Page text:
Six out of 10 Mainers support a November ballot measure to raise the statewide minimum wage to $12 by 2020, according to a Portland Press Herald poll that also found a majority of respondents believe an increase would hurt small businesses.

The poll conducted by the University of New Hampshire Survey Center asked more than 500 randomly selected likely voters in Maine about the minimum wage ballot question, known as Question 4.

Sixty percent of respondents said they would vote “yes” on Question 4, 28 percent said they would vote “no” and 12 percent said they were undecided. A large majority of Democrats (83 percent) and a majority of independents (57 percent) said they would vote for the measure, and half of Republicans (50 percent) said they would vote “no.”

Advocates for a higher minimum wage filed more than 76,400 petition signatures in January to place the measure on the November ballot. Backed by the Maine People’s Alliance, the Maine AFL-CIO and the Maine Small Business Coalition, it would raise the state’s minimum wage from the current $7.50 an hour to $9 an hour in 2017, followed by annual $1 increases until 2020. Subsequent increases would be indexed to inflation.

The measure also would gradually increase the minimum wage for tipped workers – now pegged at $3.75 an hour – until it reached the full minimum in 2024. The proposed increase for tipped workers differentiates the statewide measure from Portland’s recent citywide minimum wage increase to $10.68 by 2017, which does not apply to workers who rely on tips.

Supporters of Question 4 have argued that raising Maine’s minimum wage would enable more workers to meet their financial obligations without help from taxpayer-funded government programs. They also said it would boost consumer spending in the state and help grow the economy.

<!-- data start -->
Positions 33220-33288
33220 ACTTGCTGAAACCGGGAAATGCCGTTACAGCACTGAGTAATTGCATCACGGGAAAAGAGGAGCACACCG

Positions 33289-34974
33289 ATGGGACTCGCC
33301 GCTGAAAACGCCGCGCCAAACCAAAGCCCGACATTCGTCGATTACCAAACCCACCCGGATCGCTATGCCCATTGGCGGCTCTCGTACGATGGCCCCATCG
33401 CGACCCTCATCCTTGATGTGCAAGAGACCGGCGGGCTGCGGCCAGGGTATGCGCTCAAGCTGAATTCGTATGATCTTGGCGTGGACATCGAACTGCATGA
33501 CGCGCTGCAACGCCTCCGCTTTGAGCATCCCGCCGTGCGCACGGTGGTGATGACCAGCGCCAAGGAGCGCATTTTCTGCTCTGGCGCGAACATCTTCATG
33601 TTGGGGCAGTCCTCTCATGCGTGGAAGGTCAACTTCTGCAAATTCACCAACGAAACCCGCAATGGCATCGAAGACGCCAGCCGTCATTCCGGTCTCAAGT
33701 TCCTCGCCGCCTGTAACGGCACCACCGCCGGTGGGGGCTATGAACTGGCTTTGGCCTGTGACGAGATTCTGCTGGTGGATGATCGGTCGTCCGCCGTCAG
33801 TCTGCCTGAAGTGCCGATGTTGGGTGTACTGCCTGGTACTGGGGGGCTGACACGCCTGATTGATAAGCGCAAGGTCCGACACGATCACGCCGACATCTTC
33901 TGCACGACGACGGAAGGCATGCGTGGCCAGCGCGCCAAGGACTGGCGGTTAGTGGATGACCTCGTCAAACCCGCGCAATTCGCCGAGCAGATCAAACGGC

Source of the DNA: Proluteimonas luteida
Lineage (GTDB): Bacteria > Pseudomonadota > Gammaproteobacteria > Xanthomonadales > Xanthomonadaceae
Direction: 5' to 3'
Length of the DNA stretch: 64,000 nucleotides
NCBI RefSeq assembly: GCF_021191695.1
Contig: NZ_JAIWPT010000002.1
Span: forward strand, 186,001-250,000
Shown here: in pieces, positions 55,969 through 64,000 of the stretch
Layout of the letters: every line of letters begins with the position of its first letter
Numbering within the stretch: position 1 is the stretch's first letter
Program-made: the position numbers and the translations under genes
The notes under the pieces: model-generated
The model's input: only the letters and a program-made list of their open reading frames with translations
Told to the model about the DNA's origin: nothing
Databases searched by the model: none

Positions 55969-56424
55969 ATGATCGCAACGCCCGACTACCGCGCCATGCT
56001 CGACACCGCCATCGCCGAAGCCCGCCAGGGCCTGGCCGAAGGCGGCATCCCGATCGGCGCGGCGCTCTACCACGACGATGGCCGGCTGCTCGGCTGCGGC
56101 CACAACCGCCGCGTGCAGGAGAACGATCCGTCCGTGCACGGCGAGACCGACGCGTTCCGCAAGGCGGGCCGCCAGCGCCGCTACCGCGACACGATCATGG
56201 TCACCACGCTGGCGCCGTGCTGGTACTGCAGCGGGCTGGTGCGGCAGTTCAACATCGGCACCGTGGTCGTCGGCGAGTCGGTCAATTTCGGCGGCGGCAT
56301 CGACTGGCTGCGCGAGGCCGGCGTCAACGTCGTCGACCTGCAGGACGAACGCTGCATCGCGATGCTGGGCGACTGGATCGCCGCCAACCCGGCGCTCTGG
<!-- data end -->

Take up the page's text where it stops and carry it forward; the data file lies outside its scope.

Opponents, including the Maine Heritage Policy Center and representatives of the state’s restaurant and hospitality industries, have said it would devastate many small businesses, particularly those in northern and rural Maine. They also said many entry-level jobs would be cut as a result of the higher minimum wage, and prices on consumer goods would increase.

Survey respondent Tom McClain, a Democrat from Kennebunkport, said a higher minimum wage would be a recognition of the value of all workers and would stimulate the state’s economy. He plans to vote “yes” on Question 4.

“By raising people up, it provides more dignity to workers, makes people able to be more self-sufficient and puts more money in circulation for the economy,” McClain said.

Richard Dailey, a Republican from Skowhegan, said the increase would hurt already-struggling small businesses in Maine and push larger companies to accelerate their efforts to replace entry-level workers with automation. He plans to vote “no.”

“It’s not going to help the ones it’s trying to help,” Dailey said. “It’s not that I don’t want people to get a better-paying job; it’s that they need to gain the skills to get a better-paying job.”

A majority of those responding to the poll (53 percent) agreed that raising the minimum wage would hurt small businesses. Twenty percent said it would help small businesses, and 21 percent said it would neither hurt nor help small businesses.


Still, nearly three out of four respondents (74 percent) said Maine’s minimum wage is too low and should be increased, while 21 percent said it should not be increased at all, and 5 percent said they were unsure. Of those who favored an increase, 34 percent said it should be raised to an amount between $10 and $11, 30 percent said it should be raised to an amount between $8 and $10, and 25 percent said it should be raised to $11 or more.

Janice Coleman, a Democrat from Bangor, said she plans to vote “yes” on Question 4, in part because of the measure’s gradual approach to raising the minimum wage. An immediate increase to $12 would be too hard on small businesses, said Coleman, a former restaurant owner.

“I don’t think it can go to $12 right away,” she said. “I think it’s too big an adjustment.”

Steve Sweeney, an independent from Sanford, said he could get behind a $10 minimum wage, but that he thinks upping it to $12 is going too far. He is concerned that the proposed increase would make everything more expensive.

“I think we should look at the bigger problem of why people are struggling,” Sweeney said, adding that the cost of living should be included in the discussion. “We need to do an economic analysis of what’s going on.”


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